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Effects of Student-led Undergraduate Research Experience on Learning and Attitudes toward Engineering in an Introductory Materials Science Course

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Conference

2012 ASEE Annual Conference & Exposition

Location

San Antonio, Texas

Publication Date

June 10, 2012

Start Date

June 10, 2012

End Date

June 13, 2012

ISSN

2153-5965

Conference Session

NSF Grantees' Poster Session

Tagged Topic

NSF Grantees Poster Session

Page Count

17

Page Numbers

25.509.1 - 25.509.17

DOI

10.18260/1-2--21267

Permanent URL

https://peer.asee.org/21267

Download Count

106

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Paper Authors

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Raymundo Arroyave Texas A&M University

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Raymundo Arroyave is an Assistant Professor with the Mechanical Engineering Department. He also belongs to the faculty of the Interdisciplinary Materials Science program. He received his Ph.D. degree in materials science from the Massachusetts Institute of Technology. His teaching interests include undergraduate courses on materials science and numerical methods and graduate courses on thermodynamics of materials science. He has more than 60 publications (peer-reviewed journals and proceedings) on the general field of computational materials science.

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Miladin Radovic Texas A&M University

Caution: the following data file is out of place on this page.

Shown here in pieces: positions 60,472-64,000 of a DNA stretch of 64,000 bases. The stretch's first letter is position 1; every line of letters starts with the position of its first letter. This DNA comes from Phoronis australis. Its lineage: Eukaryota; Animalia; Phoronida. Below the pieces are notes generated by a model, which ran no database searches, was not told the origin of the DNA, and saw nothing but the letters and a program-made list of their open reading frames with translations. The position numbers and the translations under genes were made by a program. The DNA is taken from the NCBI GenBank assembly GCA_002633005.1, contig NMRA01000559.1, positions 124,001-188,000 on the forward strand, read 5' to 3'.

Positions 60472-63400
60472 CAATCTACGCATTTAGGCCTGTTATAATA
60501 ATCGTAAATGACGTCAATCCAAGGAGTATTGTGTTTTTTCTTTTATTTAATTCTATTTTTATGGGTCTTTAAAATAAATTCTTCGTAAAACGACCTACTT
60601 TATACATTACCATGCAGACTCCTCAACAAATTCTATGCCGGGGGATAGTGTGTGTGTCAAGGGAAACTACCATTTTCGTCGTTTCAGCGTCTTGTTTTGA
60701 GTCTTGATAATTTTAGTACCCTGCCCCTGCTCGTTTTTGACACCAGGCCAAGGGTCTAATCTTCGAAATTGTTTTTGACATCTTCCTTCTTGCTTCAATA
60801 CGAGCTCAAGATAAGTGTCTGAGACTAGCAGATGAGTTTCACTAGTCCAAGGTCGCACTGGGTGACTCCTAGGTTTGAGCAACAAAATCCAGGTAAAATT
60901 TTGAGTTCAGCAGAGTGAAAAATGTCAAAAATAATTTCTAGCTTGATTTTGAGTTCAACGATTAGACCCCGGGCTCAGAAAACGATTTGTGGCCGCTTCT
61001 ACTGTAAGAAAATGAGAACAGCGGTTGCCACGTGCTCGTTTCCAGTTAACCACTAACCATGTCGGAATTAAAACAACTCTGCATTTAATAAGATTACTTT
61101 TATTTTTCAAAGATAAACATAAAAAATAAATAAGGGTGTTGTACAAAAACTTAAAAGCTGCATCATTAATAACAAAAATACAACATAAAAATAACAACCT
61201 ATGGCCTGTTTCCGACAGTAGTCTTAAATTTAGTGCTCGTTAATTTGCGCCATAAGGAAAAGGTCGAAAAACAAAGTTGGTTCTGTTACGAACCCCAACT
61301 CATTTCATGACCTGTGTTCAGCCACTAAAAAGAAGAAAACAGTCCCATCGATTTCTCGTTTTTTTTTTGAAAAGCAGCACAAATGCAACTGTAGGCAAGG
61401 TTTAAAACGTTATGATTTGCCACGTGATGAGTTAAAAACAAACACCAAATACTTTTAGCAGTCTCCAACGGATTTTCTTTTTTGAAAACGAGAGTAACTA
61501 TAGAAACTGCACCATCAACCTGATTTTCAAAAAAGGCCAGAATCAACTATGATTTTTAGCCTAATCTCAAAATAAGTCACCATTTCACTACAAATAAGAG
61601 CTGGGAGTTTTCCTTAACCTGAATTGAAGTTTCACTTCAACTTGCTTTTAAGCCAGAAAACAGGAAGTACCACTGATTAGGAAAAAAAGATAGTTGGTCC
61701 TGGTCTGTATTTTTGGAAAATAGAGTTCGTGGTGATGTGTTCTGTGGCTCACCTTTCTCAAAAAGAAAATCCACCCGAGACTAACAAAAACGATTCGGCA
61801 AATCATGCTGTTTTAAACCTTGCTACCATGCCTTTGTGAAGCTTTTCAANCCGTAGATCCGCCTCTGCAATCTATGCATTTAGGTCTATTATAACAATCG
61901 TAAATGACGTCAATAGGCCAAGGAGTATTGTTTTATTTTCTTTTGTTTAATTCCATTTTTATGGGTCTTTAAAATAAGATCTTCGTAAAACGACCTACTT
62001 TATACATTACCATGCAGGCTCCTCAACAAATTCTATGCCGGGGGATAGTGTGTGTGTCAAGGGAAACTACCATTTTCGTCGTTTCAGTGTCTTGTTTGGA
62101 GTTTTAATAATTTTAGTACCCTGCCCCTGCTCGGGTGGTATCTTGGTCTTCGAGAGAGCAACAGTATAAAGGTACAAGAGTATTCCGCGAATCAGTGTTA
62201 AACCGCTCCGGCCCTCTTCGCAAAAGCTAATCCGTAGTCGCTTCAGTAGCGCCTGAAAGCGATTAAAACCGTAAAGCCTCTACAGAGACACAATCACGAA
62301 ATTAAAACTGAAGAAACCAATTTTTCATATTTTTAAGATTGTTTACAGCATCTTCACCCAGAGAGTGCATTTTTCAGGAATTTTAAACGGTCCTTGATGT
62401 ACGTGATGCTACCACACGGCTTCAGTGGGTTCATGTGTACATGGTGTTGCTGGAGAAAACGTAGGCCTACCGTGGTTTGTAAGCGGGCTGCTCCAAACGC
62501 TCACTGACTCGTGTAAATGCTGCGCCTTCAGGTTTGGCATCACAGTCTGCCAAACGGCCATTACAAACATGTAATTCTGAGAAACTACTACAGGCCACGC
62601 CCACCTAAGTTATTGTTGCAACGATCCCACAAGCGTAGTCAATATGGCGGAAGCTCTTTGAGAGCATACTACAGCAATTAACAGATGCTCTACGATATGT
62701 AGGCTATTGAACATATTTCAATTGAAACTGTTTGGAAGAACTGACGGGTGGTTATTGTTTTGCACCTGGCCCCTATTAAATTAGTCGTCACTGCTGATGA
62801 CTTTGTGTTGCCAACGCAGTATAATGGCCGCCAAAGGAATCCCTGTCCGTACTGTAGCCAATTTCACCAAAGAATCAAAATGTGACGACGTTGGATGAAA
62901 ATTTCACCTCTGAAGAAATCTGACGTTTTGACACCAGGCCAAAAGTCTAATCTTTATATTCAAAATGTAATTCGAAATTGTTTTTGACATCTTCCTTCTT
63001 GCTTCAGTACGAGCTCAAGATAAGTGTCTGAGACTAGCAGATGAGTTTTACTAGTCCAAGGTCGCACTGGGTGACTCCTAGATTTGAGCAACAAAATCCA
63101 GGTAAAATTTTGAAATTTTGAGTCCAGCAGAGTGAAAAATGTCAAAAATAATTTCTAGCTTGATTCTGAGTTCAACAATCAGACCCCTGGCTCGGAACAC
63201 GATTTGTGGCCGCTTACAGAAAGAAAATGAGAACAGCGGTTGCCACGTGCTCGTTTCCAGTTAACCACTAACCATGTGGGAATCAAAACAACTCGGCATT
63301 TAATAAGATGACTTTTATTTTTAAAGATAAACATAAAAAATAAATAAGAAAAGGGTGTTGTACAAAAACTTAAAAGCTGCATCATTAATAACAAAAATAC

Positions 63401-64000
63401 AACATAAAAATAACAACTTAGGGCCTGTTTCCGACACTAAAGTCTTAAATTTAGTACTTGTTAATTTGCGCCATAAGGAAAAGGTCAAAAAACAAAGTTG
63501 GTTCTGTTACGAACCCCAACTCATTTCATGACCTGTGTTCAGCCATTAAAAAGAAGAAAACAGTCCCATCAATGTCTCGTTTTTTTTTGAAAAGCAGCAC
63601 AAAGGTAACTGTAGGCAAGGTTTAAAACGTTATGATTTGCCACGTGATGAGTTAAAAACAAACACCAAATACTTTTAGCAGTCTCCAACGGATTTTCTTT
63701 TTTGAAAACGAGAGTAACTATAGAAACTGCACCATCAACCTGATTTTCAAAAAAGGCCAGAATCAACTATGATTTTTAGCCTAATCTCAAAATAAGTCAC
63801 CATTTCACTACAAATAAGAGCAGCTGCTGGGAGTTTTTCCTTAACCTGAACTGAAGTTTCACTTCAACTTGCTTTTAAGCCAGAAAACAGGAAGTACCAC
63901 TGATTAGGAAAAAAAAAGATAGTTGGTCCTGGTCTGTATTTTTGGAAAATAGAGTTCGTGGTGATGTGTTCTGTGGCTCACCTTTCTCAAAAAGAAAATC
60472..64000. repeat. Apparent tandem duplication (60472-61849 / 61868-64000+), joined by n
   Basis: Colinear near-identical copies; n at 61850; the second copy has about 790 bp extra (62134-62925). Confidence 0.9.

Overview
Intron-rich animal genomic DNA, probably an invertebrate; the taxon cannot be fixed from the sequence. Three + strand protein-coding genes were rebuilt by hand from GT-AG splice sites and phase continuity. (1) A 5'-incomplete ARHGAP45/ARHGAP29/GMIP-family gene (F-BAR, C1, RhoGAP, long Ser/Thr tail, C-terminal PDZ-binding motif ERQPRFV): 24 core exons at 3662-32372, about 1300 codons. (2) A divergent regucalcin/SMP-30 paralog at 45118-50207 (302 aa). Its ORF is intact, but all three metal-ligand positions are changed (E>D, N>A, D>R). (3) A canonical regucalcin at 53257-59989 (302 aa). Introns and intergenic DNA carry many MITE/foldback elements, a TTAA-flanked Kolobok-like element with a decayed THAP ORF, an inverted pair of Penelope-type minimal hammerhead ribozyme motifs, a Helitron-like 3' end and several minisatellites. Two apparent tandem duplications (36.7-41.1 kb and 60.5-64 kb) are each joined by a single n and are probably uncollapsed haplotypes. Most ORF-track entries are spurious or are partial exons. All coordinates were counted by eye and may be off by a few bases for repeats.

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Jefferey E. Froyd Texas A&M University Orcid 16x16 orcid.org/0000-0002-4426-2681

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Jeffrey E. Froyd is a TEES Research Professor and the Director of Faculty Climate and Development at Texas A&M University. He served as Project Director for the Foundation Coalition, an NSF Engineering Education Coalition in which six institutions systematically renewed, assessed, and institutionalized their undergraduate engineering curricula, and extensively shared their results with the engineering education community. He co-created the integrated, first-year curriculum in science, engineering, and mathematics at Rose-Hulman Institute of Technology, which was recognized in 1997 with a Hesburgh Award Certificate of Excellence. He has authored or co-authored more than 70 papers on engineering education in areas ranging from curricular change to faculty development. He is collaborating on NSF-supported projects for renewal of the mechanics of a materials course, improving preparation of students for Calculus I, and systemic application of concept inventories. He is currently an ABET Program Evaluator and a Senior Associate Editor for the Journal on Engineering Education.